• When Maratha troops attacked Mysore in 1771, the British violated the Madras Treaty.
  • Haider Ali confronted them, accusing them of betraying his trust.
  • Furthermore, Haider Ali discovered the French to be extremely diligent in meeting the army's requirements for guns, lead, and saltpetre.
  • As a result, he began importing French military supplies to Mysore through Mahe, a French possession on the Malabar Coast.
  • The British were concerned about the growing friendship between the two.
  • As a result, the British attempted to arrest Mahe, who was under Haider Ali's protection. Along with the Marathas and Nizam, Haidar Ali formed a coalition against the British.

Lord Warren Hastings For UPSC Exam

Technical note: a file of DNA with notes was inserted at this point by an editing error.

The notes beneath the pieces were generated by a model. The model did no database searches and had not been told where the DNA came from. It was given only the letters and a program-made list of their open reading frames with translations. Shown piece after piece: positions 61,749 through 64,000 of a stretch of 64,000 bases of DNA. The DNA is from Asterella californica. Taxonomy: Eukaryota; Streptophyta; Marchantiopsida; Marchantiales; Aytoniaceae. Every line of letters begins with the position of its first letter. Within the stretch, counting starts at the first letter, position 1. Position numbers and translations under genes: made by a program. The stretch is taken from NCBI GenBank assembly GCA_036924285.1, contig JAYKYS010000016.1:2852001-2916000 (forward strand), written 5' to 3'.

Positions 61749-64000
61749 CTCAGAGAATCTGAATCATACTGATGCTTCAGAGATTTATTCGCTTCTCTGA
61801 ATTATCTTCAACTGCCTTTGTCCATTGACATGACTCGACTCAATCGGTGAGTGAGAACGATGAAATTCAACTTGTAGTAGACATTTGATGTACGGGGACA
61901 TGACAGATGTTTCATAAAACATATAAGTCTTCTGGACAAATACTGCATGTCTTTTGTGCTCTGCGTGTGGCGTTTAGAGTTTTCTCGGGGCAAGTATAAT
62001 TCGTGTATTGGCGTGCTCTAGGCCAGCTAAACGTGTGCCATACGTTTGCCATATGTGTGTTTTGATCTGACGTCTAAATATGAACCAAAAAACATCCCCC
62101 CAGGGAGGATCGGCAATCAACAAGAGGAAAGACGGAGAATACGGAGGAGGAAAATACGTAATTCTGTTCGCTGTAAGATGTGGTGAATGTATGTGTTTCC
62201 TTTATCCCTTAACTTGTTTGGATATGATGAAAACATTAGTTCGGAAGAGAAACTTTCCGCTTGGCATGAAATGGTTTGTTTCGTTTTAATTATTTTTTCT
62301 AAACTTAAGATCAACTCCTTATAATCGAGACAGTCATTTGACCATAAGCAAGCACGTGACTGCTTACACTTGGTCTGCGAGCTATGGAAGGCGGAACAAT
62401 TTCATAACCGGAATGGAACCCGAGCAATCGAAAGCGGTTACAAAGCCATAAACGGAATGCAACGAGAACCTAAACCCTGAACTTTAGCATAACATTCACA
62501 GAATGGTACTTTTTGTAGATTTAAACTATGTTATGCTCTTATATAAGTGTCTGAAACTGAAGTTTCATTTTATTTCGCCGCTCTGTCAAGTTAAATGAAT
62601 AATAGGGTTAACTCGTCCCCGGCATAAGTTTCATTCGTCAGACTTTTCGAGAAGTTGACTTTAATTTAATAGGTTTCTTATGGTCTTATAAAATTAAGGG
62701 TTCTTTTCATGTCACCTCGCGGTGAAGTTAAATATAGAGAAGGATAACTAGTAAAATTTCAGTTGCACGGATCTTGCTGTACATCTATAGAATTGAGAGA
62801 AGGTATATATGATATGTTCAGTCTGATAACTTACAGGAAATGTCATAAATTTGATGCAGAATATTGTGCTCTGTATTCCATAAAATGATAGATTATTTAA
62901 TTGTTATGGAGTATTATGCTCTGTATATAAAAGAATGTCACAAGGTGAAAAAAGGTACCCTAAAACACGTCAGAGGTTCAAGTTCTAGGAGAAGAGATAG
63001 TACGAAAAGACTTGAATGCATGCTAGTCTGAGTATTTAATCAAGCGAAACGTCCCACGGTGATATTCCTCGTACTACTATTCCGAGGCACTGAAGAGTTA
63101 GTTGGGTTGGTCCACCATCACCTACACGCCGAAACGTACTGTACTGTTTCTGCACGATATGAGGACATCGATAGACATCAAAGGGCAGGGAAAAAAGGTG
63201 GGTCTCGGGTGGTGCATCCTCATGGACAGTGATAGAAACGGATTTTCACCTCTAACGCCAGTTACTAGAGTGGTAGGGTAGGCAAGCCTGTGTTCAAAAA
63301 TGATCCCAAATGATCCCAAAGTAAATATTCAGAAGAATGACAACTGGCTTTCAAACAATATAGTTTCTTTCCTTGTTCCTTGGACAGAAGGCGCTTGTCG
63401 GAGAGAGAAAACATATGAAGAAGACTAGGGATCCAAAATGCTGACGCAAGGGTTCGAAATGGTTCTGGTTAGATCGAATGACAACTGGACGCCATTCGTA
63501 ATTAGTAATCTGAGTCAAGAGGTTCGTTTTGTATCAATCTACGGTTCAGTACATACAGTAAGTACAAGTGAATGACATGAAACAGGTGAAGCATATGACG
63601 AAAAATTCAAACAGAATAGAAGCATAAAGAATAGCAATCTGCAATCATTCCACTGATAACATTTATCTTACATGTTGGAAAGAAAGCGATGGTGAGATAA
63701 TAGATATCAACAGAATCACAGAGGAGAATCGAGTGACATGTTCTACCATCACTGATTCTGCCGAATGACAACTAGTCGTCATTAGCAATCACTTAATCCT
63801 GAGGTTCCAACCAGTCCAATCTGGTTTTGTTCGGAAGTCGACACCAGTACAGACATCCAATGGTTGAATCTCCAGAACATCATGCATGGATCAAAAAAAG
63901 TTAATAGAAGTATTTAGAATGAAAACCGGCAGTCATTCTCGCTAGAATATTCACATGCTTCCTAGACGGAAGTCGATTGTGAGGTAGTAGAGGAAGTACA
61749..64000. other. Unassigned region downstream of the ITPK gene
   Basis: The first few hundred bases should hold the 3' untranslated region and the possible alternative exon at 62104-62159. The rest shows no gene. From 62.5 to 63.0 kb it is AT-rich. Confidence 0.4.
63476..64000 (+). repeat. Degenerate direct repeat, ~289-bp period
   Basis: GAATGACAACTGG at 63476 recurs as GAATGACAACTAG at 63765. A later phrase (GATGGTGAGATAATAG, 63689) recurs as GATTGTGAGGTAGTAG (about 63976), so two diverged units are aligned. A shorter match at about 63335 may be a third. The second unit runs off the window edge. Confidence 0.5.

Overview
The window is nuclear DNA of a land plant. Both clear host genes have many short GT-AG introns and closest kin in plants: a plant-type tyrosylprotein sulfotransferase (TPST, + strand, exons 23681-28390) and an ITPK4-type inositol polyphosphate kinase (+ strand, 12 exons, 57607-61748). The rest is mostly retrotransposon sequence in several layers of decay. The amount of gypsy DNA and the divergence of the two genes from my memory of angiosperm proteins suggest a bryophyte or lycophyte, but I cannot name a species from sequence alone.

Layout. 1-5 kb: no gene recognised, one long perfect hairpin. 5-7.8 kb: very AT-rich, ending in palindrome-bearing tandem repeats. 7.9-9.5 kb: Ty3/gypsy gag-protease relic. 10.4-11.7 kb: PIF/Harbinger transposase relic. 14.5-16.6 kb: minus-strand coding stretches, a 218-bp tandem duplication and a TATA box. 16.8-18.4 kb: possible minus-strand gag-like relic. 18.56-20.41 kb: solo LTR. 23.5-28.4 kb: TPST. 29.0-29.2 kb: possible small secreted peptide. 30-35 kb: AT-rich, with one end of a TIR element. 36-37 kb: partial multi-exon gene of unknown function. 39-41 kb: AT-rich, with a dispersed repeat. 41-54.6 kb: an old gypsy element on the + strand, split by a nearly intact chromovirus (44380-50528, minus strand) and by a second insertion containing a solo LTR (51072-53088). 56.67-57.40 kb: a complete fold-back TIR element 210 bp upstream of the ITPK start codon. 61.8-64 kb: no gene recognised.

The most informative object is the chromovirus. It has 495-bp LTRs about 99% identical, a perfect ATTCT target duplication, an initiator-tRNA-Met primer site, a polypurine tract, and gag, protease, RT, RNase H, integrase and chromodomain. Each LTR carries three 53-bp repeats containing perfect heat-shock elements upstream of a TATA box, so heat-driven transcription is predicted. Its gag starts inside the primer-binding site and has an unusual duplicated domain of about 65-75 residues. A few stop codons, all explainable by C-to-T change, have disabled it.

Life of Warren Hastings is an important portion of the UPSC syllabus for the preparation for the IAS Examination. It is important to cover the history of British India in the syllabus, which covers the important events, factors, and rebellions that led to the Anglo-Mysore Wars under his influence. A major part of this topic includes the role of the East India Company and the breach of multiple treaties that led to these wars. It is also important to constantly keep referring to the Indian polity and history books for a good score in the IAS exam. You can also refer to the currently available UPSC study material and UPSC previous year question papers to prepare better.

Lord Warren Hastings UPSC Sample Question

Following is a sample question to help your in-depth understanding of how questions are asked for the topic of Warren Hastings UPSC in the IAS examination. The aspirants must prepare well for the exam and get in-depth knowledge and complete ideation of the topic to solve the questions in the exam.